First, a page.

The skies in England can be so dramatic! I loved how it looked with the sun shining on these building with the clouds building up behind them. I hurried my walk back so I wouldn’t get caught in the rain.

It seemed every home had a sign with a name on it.

It seemed every home had a sign with a name on it.

St Edward's Church in Stow on the Wold looks other-worldly with the yew trees growing right next to the door.

St Edward’s Church in Stow on the Wold looks other-worldly with the yew trees growing right next to the door.

Chipping Campden.

Chipping Campden.

Most of the houses in the areas we visited had slate roofs. But this one looked so interesting with its thatched roof.

Most of the houses in the areas we visited had slate roofs. But this one looked so interesting with its thatched roof.

There are stone walls everywhere! But some are falling apart. Mike told us that volunteers are rebuilding the walls in some areas. They are using the dry stonewall method.

There are stone walls everywhere! But some are falling apart. Mike told us that volunteers are rebuilding the walls in some areas. They are using the dry stonewall method.

Broadway Tower was built as a folly. But it has a beautiful view from atop it and has an interesting history.

Broadway Tower was built as a folly. But it has a beautiful view from atop it and has an interesting history.

Part of the view from Broadway Tower.

Part of the view from Broadway Tower.

There are still red telephone booths all over. Matt found a geocache here.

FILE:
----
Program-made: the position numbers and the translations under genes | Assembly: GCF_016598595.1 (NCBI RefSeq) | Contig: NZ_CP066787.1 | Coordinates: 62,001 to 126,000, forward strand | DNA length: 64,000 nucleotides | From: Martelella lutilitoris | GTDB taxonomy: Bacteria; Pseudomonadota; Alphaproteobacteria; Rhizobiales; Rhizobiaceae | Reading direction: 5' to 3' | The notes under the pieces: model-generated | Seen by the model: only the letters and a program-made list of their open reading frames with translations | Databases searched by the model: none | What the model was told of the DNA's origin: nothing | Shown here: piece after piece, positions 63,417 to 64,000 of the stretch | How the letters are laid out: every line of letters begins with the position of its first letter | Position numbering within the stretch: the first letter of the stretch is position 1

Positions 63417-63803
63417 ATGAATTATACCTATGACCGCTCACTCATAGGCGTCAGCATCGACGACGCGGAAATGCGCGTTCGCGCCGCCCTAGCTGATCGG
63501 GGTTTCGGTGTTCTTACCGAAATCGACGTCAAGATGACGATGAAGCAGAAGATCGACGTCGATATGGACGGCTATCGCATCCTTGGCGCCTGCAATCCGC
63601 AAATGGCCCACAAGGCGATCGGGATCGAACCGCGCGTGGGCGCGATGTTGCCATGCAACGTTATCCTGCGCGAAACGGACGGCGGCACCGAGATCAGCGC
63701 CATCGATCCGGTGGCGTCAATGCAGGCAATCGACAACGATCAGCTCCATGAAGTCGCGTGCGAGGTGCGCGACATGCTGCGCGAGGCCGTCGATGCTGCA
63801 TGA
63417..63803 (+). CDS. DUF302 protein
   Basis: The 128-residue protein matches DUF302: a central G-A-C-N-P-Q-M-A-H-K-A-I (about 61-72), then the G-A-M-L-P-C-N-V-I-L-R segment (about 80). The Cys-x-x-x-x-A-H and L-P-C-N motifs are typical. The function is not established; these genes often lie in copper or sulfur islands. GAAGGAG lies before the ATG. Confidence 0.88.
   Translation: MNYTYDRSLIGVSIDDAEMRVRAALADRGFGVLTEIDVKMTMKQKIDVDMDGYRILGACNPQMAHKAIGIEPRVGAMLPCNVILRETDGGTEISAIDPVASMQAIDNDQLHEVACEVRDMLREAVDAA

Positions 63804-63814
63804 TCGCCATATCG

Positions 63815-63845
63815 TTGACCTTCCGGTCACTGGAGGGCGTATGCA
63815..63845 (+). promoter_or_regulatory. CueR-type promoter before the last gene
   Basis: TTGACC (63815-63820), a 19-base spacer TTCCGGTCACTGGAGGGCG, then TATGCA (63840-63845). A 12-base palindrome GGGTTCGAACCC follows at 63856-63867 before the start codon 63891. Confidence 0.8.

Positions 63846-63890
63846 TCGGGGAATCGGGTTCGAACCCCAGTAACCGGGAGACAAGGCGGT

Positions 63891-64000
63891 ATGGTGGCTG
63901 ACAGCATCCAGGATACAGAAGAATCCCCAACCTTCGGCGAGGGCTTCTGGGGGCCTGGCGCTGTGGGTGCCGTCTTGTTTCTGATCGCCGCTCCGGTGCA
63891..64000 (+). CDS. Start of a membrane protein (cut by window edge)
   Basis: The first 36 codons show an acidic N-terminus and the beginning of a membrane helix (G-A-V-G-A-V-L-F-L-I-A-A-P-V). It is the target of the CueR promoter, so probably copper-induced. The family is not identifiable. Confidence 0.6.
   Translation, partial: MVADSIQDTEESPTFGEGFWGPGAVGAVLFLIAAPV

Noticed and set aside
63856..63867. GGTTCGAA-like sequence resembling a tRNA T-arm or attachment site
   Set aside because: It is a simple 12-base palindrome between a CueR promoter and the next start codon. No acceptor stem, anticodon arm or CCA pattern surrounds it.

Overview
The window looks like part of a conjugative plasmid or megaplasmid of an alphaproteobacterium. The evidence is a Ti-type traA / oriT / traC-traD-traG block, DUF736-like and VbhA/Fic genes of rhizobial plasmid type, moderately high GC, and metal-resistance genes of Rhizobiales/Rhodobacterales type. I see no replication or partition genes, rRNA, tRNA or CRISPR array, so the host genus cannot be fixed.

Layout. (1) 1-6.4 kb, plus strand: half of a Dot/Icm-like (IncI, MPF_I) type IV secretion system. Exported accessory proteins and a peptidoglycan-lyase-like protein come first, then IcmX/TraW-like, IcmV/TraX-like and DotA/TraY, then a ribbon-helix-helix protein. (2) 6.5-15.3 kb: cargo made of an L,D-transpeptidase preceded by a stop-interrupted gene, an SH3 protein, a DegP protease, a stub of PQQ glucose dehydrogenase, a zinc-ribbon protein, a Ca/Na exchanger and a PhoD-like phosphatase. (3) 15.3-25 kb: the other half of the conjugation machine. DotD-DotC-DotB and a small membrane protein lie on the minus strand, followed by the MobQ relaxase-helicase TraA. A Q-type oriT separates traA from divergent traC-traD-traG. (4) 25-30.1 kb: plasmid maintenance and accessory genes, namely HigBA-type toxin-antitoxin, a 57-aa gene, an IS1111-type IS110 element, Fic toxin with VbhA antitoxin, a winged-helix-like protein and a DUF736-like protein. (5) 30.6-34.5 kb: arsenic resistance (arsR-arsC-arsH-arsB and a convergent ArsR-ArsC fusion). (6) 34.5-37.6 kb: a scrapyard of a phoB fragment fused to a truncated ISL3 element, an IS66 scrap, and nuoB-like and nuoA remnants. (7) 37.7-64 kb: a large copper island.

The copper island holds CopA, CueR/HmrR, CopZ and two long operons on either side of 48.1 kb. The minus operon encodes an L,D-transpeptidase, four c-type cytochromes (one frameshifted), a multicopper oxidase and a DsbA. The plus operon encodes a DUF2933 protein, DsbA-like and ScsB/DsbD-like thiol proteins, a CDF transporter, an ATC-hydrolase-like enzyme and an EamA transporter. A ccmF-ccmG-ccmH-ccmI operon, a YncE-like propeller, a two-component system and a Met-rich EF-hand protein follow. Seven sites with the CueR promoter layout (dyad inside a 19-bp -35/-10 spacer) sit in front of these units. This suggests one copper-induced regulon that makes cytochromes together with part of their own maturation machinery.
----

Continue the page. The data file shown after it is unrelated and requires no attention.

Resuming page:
There are still red telephone booths all over. Matt found a geocache here.

I kept trying to get scenic, chocolate box, photos without cars in them. But this shows how it is. Modern people living in quaint, yellow stone villages putting up with tourists taking photos. :-)

I kept trying to get scenic, chocolate box, photos without cars in them. But this shows how it is. Modern people living in quaint, yellow stone villages putting up with tourists taking photos. 🙂

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Every little town has at least one old church. They are called “sheep churches” because they were built during a time of prosperity because of sheep farming.

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When I saw this, all I could think of was Psalm 23, “The Lord is my Shepherd….He leads me beside quiet waters.”

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I’ve loved all the tiny wildflowers of the English countryside.

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England has public footpaths all over the place.We met several hikers.

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It was difficult to tell which buildings were really old and which ones were fairly new. There are regulations for building in the area. New buildings have to use the Cotswold stone too.

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These are the Cotswold sheep. Their wool is exceedingly strong.

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It was lovely walking along the water to the mill. We ate in a restaurant just behind it. We did so many things in Cotswold. I’ll have to write more posts about them!

 

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21 thoughts on “Golden Cotswolds: England 3

  1. Pingback: Finding the Moors: England 5 | Joyful Wonder

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  3. Hi Janine, I have just discovered your blog via Laura Moore’s blog. How wonderful for you all to have met up in London! I’ve enjoyed looking at all your amazing photos. You are a very talented photographer! I hope you enjoy York – I visited there over a decade ago and remember all the beautiful architecture and the Yarvik Viking centre – well worth a visit!

    • So glad you enjoyed the blog, Wendy! We are having such a lovely time here. Right now we are in the Lake District. So beautiful!! Thanks for commenting!

    • We have had fabulous weather, Rachel! But now we are near York and it’s been rainy. The weather is so changeable though. It showers and then gets sunny! And I looked up rapeseed oil and found out that it is what we call canola. I guess we have to call it something different just to keep things interesting.